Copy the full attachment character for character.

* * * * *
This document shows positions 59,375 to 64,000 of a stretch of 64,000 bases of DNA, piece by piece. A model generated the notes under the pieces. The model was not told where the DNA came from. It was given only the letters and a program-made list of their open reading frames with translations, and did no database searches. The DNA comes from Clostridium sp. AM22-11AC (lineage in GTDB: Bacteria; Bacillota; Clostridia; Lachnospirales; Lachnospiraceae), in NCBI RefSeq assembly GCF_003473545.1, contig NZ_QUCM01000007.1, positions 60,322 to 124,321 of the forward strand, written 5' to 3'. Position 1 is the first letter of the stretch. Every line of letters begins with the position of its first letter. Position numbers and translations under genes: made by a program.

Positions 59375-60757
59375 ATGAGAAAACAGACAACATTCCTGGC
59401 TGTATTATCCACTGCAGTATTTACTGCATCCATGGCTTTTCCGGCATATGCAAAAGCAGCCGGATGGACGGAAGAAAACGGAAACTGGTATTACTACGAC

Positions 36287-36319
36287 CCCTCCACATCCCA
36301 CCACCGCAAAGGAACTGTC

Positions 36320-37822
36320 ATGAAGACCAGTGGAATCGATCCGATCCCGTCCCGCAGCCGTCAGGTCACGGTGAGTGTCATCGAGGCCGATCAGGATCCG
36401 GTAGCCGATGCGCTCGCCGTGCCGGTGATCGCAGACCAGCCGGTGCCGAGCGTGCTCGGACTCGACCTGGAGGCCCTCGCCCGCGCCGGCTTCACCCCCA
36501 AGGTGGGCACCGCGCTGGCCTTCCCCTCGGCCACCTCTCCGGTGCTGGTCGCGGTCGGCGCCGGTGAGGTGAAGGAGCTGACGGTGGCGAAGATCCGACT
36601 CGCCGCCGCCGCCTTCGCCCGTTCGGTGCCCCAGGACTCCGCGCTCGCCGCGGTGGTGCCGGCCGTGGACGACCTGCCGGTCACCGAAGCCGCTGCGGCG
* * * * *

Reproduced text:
This document shows positions 59,375 to 64,000 of a stretch of 64,000 bases of DNA, piece by piece. A model generated the notes under the pieces. The model was not told where the DNA came from. It was given only the letters and a program-made list of their open reading frames with translations, and did no database searches. The DNA comes from Clostridium sp. AM22-11AC (lineage in GTDB: Bacteria; Bacillota; Clostridia; Lachnospirales; Lachnospiraceae), in NCBI RefSeq assembly GCF_003473545.1, contig NZ_QUCM01000007.1, positions 60,322 to 124,321 of the forward strand, written 5' to 3'. Position 1 is the first letter of the stretch. Every line of letters begins with the position of its first letter. Position numbers and translations under genes: made by a program.

Positions 59375-60757
59375 ATGAGAAAACAGACAACATTCCTGGC
59401 TGTATTATCCACTGCAGTATTTACTGCATCCATGGCTTTTCCGGCATATGCAAAAGCAGCCGGATGGACGGAAGAAAACGGAAACTGGTATTACTACGAC

Positions 36287-36319
36287 CCCTCCACATCCCA
36301 CCACCGCAAAGGAACTGTC

Positions 36320-37822
36320 ATGAAGACCAGTGGAATCGATCCGATCCCGTCCCGCAGCCGTCAGGTCACGGTGAGTGTCATCGAGGCCGATCAGGATCCG
36401 GTAGCCGATGCGCTCGCCGTGCCGGTGATCGCAGACCAGCCGGTGCCGAGCGTGCTCGGACTCGACCTGGAGGCCCTCGCCCGCGCCGGCTTCACCCCCA
36501 AGGTGGGCACCGCGCTGGCCTTCCCCTCGGCCACCTCTCCGGTGCTGGTCGCGGTCGGCGCCGGTGAGGTGAAGGAGCTGACGGTGGCGAAGATCCGACT
36601 CGCCGCCGCCGCCTTCGCCCGTTCGGTGCCCCAGGACTCCGCGCTCGCCGCGGTGGTGCCGGCCGTGGACGACCTGCCGGTCACCGAAGCCGCTGCGGCG